School districts across Louisiana saw truancy rates spike during the 2020-2021 school year, data from the Louisiana Department of Education shows, though the Lafayette Parish School System did not see the same dramatic increase.
More than four of every 10 students in the state was considered to be truant during the 2020-2021 school year, which typically means a student has more than five unexcused absences in a semester. Generally, these students are at greater risk of not graduating high school.
With the disruptions brought on by the COVID-19 pandemic within schools — as well as in workplaces, communities and homes — only nine of the 70 school districts across the state did not see their truancy rates increase. More than half saw their rates increase by 10 percentage points or more.
Lafayette Parish's truancy rate did increase, but it was slight compared to most of the other school districts in the state. In the previous school year — which ended early due to the onset of the pandemic — LPSS had the 21st highest-truancy rates in the state and the third-highest in Acadiana.
During the 2020-2021 school year, LPSS had the 26th lowest rate in the state and the third lowest in Acadiana.
Lafayette had truancy problems pre-COVID
During the 2019-2020 school year, the truancy rate for LPSS students was around 32%, meaning more than three of every 10 students was considered to be truant. The state average for the same year was 28.2%, and the average for the eight-parish Acadiana region was 29.5%.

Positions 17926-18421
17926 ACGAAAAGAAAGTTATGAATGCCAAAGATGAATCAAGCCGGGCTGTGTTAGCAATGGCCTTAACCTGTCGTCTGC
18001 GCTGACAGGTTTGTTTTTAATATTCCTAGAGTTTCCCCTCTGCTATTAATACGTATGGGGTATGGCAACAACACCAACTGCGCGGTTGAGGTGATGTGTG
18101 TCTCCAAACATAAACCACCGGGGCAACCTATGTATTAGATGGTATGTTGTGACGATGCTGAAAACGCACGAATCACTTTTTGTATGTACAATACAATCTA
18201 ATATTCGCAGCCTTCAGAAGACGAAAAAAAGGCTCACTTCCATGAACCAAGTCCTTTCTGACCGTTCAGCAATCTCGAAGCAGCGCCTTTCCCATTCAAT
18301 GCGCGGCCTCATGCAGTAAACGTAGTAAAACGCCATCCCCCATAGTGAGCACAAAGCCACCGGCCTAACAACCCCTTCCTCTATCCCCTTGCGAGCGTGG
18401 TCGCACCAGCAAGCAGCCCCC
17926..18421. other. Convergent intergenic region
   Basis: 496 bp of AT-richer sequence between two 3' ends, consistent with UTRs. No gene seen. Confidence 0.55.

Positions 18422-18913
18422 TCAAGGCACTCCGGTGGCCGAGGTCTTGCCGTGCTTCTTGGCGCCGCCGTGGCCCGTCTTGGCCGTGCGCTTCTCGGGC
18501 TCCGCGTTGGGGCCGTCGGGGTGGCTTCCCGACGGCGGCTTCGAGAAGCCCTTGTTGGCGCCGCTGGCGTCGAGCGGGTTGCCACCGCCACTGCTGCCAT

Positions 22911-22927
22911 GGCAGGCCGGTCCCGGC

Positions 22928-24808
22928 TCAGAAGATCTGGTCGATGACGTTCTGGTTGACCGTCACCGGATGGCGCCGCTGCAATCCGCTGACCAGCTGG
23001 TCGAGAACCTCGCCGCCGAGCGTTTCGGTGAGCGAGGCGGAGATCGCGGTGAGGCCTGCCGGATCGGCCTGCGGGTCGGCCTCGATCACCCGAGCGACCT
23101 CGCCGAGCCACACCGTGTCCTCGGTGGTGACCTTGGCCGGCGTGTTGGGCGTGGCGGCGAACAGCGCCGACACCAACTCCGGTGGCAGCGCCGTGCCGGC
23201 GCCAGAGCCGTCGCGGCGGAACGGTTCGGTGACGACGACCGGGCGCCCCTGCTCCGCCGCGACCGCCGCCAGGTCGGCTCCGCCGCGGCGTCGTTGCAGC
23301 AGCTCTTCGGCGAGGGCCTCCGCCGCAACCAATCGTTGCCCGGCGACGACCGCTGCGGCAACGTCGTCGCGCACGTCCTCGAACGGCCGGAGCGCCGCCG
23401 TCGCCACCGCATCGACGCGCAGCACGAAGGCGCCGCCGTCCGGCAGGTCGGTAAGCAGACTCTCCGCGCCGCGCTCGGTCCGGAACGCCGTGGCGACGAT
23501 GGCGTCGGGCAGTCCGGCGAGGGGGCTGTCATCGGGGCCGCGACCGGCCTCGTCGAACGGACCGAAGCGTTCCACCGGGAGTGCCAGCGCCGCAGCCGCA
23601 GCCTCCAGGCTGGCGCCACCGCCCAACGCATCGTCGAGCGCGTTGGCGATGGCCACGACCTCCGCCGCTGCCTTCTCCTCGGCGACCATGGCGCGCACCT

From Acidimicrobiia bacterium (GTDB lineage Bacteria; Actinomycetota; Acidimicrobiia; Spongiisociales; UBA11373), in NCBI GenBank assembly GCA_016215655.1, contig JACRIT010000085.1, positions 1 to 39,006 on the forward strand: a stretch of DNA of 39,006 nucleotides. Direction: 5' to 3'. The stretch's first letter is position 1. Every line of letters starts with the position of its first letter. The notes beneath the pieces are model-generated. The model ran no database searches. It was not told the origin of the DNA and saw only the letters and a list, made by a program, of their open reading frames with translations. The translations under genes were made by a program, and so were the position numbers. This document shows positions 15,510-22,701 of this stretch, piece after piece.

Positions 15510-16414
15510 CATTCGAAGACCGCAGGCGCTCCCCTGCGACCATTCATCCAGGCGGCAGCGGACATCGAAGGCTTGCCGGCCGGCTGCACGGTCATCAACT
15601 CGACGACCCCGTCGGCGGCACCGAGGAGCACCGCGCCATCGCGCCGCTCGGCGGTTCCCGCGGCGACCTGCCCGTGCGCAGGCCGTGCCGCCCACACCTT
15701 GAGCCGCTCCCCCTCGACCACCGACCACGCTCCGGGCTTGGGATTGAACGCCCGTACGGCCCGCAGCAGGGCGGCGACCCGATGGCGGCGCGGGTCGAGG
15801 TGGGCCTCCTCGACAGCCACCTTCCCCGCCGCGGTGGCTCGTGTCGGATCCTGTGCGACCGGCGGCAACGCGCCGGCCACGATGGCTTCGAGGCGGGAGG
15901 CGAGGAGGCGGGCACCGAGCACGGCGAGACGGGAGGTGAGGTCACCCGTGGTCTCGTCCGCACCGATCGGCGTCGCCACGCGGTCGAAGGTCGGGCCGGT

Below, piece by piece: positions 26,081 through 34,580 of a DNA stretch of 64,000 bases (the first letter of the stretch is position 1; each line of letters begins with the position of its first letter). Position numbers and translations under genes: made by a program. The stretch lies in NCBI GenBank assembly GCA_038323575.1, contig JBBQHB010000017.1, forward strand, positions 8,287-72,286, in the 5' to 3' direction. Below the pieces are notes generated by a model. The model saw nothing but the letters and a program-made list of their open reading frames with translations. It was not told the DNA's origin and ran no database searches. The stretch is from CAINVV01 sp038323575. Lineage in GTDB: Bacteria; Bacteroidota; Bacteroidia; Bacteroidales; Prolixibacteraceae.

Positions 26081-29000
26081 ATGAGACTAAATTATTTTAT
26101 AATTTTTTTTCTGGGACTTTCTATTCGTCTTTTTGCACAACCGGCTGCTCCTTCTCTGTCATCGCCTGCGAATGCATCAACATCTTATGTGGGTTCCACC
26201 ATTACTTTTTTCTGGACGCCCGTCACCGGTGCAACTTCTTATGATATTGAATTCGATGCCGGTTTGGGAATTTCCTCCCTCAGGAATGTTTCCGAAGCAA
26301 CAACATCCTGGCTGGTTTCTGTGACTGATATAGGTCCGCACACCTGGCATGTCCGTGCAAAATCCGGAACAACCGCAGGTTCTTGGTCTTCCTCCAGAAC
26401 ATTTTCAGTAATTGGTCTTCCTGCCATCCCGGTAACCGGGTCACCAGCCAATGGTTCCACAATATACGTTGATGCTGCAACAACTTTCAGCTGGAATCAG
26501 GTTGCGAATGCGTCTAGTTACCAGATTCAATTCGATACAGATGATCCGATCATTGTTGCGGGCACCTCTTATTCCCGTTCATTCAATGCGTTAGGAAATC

Truancy is not a new issue in Lafayette Parish, though the situation has improved dramatically over the last few years. Prior to the 2020-2021 school year, LPSS had not been below the state average since 2016-2017, when LPSS had a rate of 28.1% compared to 32.9% statewide.
The parish's truancy rate nearly doubled during the 2017-2018 school year, however, with more than half of LPSS students having at least five unexcused absences. The state's rate also spiked to 47.8% that year, so the district was not alone.
Over the next two years, the district saw steady improvement. In the 2018-2019 school year, the rate for LPSS fell to 41.9%, which was a large decrease, though it remained above the state average of 36.5%. The rate fell again to the 32% in the 2019-2020 school year.
How does LPSS handle truancy now?
Over the last few years, LPSS has taken steps to curb the truancy rate.
All schools follow the same process when a student begins missing three or more days of school without an official excuse.
After a student has three unexcused absences, the school system sends the student's parent or guardian a letter and a pace message. Over the last two years, the letter was sent to ensure they are aware of truancy and to give them the opportunity to turn in documentation that may excuse an absence. This year, the letters will be notifying parents or guardians of an on-campus meeting..
After five unexcused absences, a student is considered truant. A letter and pace message is sent to the parents or guardians to let them know that the student is truant and includes contact information from the truancy officers in case there are concerns preventing the student from coming to school.
Beginning in the 2020-2021 school year, LPSS started a Truancy Pre-Diversion program, which allowed truancy officers to meet with families to determine the underlying problems causing the student to miss school.
The truancy officer also works with the family to develop a plan to address the issues, whether it be a lack of school supplies or uniforms, a need for counseling, or another type of problem.